Maori Spear – New Zealand

A traditional Maori staff (taiaha), carved from a single piece of hardwood and endowed with a deep, warm patina of age. The 'tongue' of the staff (arero), used to deliver stabbing blows and sharp strikes, is meticulously carved with swirling motifs typical of the Maori canon, and its adjoining head (upoko) shows finely formed features, with a fierce gaze and patiently worked decorative detailing. The head of the staff is figurative; with two eyes and a protruding tongue. Following the shaft downward, careful inspection reveals a piece of script incised midway down the flank. At its base the shaft widens, gaining mass to balance the weapon.

The taiaha presented here was created for use in a martial training school for youths (para whakawai), hence its smaller size. Martial exploits were an important part of traditional Maori society, and children were prepared for combat from an early age. In the para whakawai young men learnt mau rākau (the use of weapons), took instruction in group formation and melée tactics, and engaged in mock battles.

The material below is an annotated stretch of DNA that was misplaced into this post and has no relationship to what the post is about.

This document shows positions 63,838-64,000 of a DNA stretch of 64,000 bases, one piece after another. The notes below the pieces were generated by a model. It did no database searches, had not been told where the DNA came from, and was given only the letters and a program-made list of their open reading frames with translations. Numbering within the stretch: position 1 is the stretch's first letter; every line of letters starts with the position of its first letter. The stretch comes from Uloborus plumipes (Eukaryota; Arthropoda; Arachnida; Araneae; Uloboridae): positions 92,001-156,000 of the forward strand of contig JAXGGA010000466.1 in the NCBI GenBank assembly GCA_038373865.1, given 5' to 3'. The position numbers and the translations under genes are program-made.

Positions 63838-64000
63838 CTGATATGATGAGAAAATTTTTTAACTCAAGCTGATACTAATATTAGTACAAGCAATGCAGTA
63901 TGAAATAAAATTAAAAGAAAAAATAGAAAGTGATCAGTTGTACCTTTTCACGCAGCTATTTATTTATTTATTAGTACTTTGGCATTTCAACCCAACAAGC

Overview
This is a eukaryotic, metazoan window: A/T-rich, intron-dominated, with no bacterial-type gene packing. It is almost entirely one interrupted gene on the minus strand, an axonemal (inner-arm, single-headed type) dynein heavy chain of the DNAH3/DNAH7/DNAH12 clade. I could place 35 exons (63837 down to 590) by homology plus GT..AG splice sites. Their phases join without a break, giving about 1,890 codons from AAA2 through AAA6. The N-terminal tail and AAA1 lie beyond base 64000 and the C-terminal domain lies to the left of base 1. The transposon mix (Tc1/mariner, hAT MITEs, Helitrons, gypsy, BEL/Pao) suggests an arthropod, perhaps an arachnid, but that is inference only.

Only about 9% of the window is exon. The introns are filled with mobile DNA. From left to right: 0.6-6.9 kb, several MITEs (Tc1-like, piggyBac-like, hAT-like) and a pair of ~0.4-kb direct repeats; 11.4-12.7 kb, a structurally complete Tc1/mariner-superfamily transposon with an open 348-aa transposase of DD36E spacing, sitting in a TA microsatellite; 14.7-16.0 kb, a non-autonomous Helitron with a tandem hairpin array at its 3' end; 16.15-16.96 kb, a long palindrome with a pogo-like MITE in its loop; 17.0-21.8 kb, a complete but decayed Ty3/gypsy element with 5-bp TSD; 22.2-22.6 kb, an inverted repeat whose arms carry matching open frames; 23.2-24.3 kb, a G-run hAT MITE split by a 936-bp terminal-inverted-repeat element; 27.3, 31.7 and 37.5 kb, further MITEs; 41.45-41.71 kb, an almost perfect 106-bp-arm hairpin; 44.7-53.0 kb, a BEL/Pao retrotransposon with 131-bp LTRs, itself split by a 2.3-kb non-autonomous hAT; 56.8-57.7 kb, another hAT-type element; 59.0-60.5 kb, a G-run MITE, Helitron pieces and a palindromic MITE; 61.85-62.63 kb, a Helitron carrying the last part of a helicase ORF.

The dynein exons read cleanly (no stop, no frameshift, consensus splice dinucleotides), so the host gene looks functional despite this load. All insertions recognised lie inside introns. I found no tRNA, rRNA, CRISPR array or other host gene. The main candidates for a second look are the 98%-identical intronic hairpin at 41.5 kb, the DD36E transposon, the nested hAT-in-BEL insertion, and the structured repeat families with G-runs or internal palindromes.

Though a deadly force in the hands of a trained Maori warrior, the taiaha also figures in peaceful contexts such as the wero ceremony, a ritual greeting to visiting parties that involves displays of martial prowess.

Ex Galerie Franck Marcelin; ex private US collection.

19th Century

L 53"
#469
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